Every scientific treatise will be confronted with the fact that the ethnic, cultural, and political dimensions of identity in Taiwan itself usually get mixed up indiscriminately. Many adversaries understand the establishment of "Taiwanese identity" as a mere political project by independence supporters. The quest to create a common ethnic and cultural basis for the new political system sometimes gets dismissed as "ethnic racism" and DPP extremism harmful to relations with China and therefore to the economy. In fact, however, the construction of Taiwanese identity was closely connected with the demand for democracy, which today is recognized by all social strata and apparently also by the formerly dictatorial KMT. For the stability of the democratic state in the medium term, however, an established conjoint Taiwanese identity is necessary. Only a second, broader and more inclusivist definition of Taiwanese identity tied to state membership will work toward that end. Lee Teng-hui’s (President 1988-2000) concept of the "new Taiwanese" (Xin Taiwanren) to symbolically include the Waishengren was a step in that direction. With further cultural development apart from direct Chinese control traditional ethnic differences will diminish in favour of new forms of expression. Taiwan's young are in the fast-paced, deliberate process of creating a specific culture blending local, oriental, and western influences. Although definitions of Taiwan's social, ethnic, or cultural identity are fragmented and contested, its political identity firms as a popular consensus to identify with Taiwan's democracy. Whether this modern and multicultural country will have to eke out its existence as "orphan of Asia" crucially depends on Western support for its vibrant democracy.
This article intended to show that PR Chinese claims of a monoculturally Chinese Taiwan suffering from chronic separatism are a highly selective reading of the situation at best. It is linked to assumptions of Han Chinese identification which do not take any notice of inner Taiwanese discourses on identity whatsoever, yet are internationally accepted as valid. The people of Taiwan have gone through many identity crises and changes, from being officially Japanese to Chinese and now creating their own identity in a mere hundred years time. More appropriate to Taiwanese intrasocietal discourse would be a perspective on Taiwanese identity which centers on the reality of people’s lives and their identification with the liberal democratic system instead of relying on literature review, textual analysis, and abstract scientific theorizing. Political science would benefit from integrating the more sympathetic sentiment of such an anthropological approach of letting people speak for themselves.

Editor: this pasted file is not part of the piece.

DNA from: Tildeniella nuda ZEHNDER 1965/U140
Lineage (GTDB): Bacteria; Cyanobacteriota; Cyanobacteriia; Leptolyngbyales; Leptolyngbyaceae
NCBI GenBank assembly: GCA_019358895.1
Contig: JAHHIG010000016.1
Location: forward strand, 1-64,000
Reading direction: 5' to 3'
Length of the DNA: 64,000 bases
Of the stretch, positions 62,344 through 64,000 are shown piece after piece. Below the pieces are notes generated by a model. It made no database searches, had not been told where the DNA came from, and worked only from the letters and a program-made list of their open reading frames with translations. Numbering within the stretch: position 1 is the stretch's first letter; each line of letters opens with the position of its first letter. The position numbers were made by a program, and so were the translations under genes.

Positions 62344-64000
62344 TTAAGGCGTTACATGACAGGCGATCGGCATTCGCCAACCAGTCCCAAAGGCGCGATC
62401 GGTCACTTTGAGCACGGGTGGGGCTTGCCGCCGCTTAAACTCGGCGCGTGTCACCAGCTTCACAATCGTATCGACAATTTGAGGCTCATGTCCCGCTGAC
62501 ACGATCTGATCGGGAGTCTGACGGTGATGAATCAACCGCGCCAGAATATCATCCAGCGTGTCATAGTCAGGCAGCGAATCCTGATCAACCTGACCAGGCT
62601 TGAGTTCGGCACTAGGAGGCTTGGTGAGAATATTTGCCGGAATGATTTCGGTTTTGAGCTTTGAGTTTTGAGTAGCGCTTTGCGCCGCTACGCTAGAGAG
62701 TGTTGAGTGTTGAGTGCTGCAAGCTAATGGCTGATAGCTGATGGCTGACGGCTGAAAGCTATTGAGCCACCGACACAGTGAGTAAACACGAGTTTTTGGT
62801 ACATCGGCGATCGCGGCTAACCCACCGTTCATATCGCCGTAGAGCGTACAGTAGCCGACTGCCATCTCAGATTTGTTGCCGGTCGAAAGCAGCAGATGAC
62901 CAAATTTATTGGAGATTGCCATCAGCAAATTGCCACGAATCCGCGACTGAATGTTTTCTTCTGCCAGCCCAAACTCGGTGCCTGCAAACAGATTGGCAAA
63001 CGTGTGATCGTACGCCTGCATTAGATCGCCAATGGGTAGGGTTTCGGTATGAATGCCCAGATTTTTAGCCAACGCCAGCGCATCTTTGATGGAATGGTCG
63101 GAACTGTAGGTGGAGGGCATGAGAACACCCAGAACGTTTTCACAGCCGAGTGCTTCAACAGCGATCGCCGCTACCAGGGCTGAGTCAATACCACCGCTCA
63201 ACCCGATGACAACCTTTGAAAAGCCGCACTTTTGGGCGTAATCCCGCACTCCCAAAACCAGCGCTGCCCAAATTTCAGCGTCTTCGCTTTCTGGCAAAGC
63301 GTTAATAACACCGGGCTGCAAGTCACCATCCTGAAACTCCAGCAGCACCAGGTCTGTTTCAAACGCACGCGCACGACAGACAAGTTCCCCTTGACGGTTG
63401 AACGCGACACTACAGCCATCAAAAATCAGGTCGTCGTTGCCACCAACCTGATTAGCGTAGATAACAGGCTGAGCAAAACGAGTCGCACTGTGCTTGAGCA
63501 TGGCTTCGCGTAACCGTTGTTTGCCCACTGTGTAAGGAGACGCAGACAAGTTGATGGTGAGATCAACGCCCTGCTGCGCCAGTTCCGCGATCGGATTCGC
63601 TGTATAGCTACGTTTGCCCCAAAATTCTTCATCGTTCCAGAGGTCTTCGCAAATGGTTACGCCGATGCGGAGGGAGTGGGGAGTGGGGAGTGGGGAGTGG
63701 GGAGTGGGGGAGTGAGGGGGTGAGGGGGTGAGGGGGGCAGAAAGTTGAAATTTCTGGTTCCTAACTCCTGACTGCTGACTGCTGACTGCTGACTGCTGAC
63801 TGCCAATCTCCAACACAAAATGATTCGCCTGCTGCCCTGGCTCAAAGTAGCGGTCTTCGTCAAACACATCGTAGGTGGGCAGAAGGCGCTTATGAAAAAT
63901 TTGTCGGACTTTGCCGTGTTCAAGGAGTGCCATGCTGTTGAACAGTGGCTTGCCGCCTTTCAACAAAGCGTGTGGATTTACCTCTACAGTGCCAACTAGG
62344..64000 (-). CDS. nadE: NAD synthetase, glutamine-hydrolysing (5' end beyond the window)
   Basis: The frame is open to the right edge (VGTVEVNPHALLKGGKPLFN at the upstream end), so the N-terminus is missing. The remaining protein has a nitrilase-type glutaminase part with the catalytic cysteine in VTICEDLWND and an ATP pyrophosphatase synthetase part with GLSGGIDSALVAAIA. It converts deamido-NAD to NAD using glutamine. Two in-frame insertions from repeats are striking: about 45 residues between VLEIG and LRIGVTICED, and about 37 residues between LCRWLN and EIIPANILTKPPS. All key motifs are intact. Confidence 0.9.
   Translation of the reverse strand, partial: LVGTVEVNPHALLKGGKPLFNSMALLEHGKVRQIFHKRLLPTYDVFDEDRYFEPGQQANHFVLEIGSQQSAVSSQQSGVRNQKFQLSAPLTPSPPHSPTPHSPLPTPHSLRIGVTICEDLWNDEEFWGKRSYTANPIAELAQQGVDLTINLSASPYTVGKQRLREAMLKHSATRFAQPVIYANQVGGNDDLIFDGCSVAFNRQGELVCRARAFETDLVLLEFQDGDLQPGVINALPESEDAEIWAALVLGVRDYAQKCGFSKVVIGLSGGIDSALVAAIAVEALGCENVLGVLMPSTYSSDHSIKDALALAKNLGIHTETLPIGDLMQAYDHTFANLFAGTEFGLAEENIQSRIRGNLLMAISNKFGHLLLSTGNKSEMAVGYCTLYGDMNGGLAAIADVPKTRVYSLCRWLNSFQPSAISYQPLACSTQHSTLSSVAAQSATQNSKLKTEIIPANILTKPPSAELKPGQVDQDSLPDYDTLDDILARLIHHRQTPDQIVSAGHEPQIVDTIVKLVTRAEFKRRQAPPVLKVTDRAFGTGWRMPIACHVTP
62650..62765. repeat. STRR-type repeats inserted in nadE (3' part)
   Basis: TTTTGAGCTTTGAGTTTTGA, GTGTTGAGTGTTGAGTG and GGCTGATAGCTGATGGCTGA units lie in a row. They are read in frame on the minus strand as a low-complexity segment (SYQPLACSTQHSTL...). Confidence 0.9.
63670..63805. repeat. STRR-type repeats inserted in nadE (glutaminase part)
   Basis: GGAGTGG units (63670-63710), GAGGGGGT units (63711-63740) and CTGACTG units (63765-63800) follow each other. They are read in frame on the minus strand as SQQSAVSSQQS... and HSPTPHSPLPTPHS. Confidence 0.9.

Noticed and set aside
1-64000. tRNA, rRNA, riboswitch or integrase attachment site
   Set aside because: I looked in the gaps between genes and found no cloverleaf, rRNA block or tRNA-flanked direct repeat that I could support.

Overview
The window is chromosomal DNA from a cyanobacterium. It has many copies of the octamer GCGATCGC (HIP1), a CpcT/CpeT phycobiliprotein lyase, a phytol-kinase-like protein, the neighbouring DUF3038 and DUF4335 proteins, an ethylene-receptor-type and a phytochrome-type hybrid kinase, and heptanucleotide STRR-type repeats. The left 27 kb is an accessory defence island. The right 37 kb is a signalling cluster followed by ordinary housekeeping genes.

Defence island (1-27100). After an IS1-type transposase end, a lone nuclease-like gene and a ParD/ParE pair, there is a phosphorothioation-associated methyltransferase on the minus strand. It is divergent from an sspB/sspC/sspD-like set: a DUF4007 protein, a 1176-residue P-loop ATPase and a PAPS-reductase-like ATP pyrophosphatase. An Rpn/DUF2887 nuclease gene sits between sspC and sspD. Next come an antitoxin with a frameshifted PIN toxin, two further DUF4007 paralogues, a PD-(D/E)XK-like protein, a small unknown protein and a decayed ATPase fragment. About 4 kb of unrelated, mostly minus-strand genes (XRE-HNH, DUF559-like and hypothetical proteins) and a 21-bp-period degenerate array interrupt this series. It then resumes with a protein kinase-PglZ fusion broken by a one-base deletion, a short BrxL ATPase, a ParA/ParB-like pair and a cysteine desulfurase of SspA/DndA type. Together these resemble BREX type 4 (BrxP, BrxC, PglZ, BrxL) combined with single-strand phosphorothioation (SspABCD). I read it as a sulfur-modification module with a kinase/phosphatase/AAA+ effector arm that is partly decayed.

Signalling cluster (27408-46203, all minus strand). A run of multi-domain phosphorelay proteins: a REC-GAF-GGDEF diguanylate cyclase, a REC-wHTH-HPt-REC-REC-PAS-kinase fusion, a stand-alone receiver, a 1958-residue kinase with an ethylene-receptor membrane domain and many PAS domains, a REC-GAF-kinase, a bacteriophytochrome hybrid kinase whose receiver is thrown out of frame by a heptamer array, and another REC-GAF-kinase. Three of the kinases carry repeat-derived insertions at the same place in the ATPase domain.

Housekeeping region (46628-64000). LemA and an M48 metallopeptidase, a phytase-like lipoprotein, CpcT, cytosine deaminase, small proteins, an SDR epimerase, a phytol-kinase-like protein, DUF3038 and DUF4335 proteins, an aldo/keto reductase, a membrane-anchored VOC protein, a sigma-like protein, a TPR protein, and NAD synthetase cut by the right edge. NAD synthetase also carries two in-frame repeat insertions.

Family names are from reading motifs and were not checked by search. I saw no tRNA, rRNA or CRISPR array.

A formal, internationally valid declaration of independence as Republic of Taiwan would – contrary to mantra-like repeated and in Western media oft uncritically accepted PRC propaganda – not pose a change of the much-quoted status quo, but merely its formalization. Changing the status quo, i.e. abandoning U.S. support for Taiwan's sovereignty as a "pawn" in the conflict with China, would not defuse the highly conflictual situation between the two antipodes. For the rising power will continue to invest in a reversal of power relations, or, in the Chinese perception, of a return to the "proper" world order with China at its civilizational center. Because of its democratic achievements and over many decades different development from the PRC the conclusion can only read – even in the context of legal ambiguity and political instability – international support for the self-determination of Taiwan's residents, regardless of whether one views them as Chinese or not!
Blundell, D. (2009), Austronesian Taiwan: Linguistics, History, Ethnology, Prehistory, Taipei.
Brown, M. (2004), Is Taiwan Chinese? The Impact of Culture, Power, and Migration on Changing Identities, Berkeley.
Chen, C. et al. (1994), Ethnicity in Taiwan: Social, Historical, and Cultural Perspectives, Taipei.
Chow, P. (2008), The "One China" Dilemma, New York.
Davison, G. (2003), A Short History of Taiwan: The Case for Independence, Westport.
Fleischauer, S. (2008), Der Traum von der eigenen Nation: Geschichte und Gegenwart der Unabhängigkeitsbewegung Taiwans, Wiesbaden.
Harrell, S. et al. (1994), Cultural Change in Postwar Taiwan, Boulder.
Harrell, S. (1995), Cultural Encounters on China's Ethnic Frontiers, Seattle.
Lamley, H. (1981), “Subethnic Rivalry in the Ch’ing Period”, in: E. Ahern et al., The Anthropology of Taiwanese Society, 282-318, Palo Alto.
Lung, Y. (2009), 1949: Da jiang da hai, Taipei.
Rubinstein, M. (2007²), Taiwan: A New History, New York.
Shih, F. (2006), “From Regulation and Rationalisation, to Production: Government Policy on Religion in Taiwan”, in: D. Fell et al., What Has Changed? Taiwan Before and After the Change in Ruling Parties, Wiesbaden, 265-283.
Shih, F. et al. (2008), Re-writing Culture in Taiwan, London.
Tsao, Y. (2000), Taiwan zaoqi lishi yanjiu xiju (The Sequel to Research on Taiwan’s Early History), Taipei.
Wachman, A. (1994), Taiwan: National Identity and Democratization, Armonk.
Wang, L. (2007), “Diaspora, Identity and Cultural Citizenship: The Hakkas in ‘Multicultural Taiwan’”, in: Ethnic and Racial Studies 30 (5), 875-895.
Wu, J. et al. (2004), Reimagining Taiwan: Nation, Ethnicity, and Narrative, Taipei.
This article was published in Powision, no. 9: Identitäten, in 2010.